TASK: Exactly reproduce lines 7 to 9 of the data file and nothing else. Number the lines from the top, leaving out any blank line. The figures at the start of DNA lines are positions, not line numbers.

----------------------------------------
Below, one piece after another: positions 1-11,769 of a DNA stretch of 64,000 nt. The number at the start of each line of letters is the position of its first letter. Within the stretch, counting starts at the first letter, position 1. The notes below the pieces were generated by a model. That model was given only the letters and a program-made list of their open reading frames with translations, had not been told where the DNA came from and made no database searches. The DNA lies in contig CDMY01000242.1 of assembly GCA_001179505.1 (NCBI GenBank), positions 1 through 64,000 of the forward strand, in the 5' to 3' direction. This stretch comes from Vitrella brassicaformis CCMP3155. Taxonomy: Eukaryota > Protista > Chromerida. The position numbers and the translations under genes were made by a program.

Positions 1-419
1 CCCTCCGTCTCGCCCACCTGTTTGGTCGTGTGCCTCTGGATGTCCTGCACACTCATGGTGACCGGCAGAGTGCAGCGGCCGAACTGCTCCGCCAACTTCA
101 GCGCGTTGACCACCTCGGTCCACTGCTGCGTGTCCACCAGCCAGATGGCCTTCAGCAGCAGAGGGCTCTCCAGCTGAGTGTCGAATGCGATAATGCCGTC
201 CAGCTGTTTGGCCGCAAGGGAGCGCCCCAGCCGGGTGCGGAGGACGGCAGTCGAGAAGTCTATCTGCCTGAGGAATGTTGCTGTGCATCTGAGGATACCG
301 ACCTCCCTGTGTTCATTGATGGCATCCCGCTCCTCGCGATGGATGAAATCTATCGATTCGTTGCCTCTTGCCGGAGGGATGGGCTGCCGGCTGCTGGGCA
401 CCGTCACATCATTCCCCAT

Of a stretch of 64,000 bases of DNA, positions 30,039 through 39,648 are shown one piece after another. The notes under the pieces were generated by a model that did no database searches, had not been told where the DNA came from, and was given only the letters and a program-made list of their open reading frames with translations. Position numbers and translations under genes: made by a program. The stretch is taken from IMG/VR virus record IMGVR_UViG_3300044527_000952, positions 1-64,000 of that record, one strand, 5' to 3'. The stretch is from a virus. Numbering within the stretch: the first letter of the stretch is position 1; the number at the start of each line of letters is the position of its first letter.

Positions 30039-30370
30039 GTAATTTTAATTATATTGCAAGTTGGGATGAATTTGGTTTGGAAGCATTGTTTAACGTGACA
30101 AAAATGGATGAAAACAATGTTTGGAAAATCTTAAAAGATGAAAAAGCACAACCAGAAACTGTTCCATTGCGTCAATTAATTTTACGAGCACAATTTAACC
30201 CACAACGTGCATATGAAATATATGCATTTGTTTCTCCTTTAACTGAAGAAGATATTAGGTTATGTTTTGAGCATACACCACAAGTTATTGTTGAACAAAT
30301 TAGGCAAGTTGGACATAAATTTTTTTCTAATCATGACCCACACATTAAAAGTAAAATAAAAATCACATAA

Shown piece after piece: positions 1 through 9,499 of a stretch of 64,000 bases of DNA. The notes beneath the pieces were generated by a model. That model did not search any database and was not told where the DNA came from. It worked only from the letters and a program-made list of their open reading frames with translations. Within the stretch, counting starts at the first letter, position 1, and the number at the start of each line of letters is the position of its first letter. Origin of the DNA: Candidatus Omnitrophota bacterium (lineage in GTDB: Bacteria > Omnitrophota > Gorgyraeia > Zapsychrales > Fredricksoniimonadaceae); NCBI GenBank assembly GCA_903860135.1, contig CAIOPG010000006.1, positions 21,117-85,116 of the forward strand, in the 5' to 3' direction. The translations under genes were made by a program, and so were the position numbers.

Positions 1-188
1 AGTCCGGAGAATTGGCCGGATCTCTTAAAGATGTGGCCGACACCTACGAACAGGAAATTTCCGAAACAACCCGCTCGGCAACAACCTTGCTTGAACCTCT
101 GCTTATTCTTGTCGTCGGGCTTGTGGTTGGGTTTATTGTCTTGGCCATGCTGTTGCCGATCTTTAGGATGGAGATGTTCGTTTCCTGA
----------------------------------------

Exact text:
401 CCGTCACATCATTCCCCAT

Of a stretch of 64,000 bases of DNA, positions 30,039 through 39,648 are shown one piece after another. The notes under the pieces were generated by a model that did no database searches, had not been told where the DNA came from, and was given only the letters and a program-made list of their open reading frames with translations. Position numbers and translations under genes: made by a program. The stretch is taken from IMG/VR virus record IMGVR_UViG_3300044527_000952, positions 1-64,000 of that record, one strand, 5' to 3'. The stretch is from a virus. Numbering within the stretch: the first letter of the stretch is position 1; the number at the start of each line of letters is the position of its first letter.

Positions 30039-30370